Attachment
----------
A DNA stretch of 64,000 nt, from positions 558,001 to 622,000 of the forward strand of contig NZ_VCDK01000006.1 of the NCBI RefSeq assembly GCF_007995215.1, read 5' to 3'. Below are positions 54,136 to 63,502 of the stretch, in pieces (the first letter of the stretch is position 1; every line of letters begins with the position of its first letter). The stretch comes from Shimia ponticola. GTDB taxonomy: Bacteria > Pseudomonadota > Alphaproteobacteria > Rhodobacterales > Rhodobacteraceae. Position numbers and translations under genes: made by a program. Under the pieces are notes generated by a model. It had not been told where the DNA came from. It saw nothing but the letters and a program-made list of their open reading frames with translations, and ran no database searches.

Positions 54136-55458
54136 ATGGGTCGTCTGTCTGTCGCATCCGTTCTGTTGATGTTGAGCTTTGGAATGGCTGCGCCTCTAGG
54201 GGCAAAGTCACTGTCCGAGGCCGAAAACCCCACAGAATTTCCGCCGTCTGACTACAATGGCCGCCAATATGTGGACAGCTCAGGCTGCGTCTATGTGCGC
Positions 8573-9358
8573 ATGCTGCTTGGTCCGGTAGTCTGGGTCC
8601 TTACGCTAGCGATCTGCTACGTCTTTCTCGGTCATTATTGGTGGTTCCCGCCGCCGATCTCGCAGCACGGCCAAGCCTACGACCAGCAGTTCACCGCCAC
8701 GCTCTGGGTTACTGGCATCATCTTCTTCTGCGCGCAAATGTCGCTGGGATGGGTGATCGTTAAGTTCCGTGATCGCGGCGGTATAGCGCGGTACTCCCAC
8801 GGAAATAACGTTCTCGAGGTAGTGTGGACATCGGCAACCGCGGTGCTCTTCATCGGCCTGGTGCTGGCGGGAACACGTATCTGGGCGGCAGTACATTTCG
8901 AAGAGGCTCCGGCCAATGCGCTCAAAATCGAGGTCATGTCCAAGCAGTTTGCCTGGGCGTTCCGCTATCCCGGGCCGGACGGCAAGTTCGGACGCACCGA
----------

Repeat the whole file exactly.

A DNA stretch of 64,000 nt, from positions 558,001 to 622,000 of the forward strand of contig NZ_VCDK01000006.1 of the NCBI RefSeq assembly GCF_007995215.1, read 5' to 3'. Below are positions 54,136 to 63,502 of the stretch, in pieces (the first letter of the stretch is position 1; every line of letters begins with the position of its first letter). The stretch comes from Shimia ponticola. GTDB taxonomy: Bacteria > Pseudomonadota > Alphaproteobacteria > Rhodobacterales > Rhodobacteraceae. Position numbers and translations under genes: made by a program. Under the pieces are notes generated by a model. It had not been told where the DNA came from. It saw nothing but the letters and a program-made list of their open reading frames with translations, and ran no database searches.

Positions 54136-55458
54136 ATGGGTCGTCTGTCTGTCGCATCCGTTCTGTTGATGTTGAGCTTTGGAATGGCTGCGCCTCTAGG
54201 GGCAAAGTCACTGTCCGAGGCCGAAAACCCCACAGAATTTCCGCCGTCTGACTACAATGGCCGCCAATATGTGGACAGCTCAGGCTGCGTCTATGTGCGC
Positions 8573-9358
8573 ATGCTGCTTGGTCCGGTAGTCTGGGTCC
8601 TTACGCTAGCGATCTGCTACGTCTTTCTCGGTCATTATTGGTGGTTCCCGCCGCCGATCTCGCAGCACGGCCAAGCCTACGACCAGCAGTTCACCGCCAC
8701 GCTCTGGGTTACTGGCATCATCTTCTTCTGCGCGCAAATGTCGCTGGGATGGGTGATCGTTAAGTTCCGTGATCGCGGCGGTATAGCGCGGTACTCCCAC
8801 GGAAATAACGTTCTCGAGGTAGTGTGGACATCGGCAACCGCGGTGCTCTTCATCGGCCTGGTGCTGGCGGGAACACGTATCTGGGCGGCAGTACATTTCG
8901 AAGAGGCTCCGGCCAATGCGCTCAAAATCGAGGTCATGTCCAAGCAGTTTGCCTGGGCGTTCCGCTATCCCGGGCCGGACGGCAAGTTCGGACGCACCGA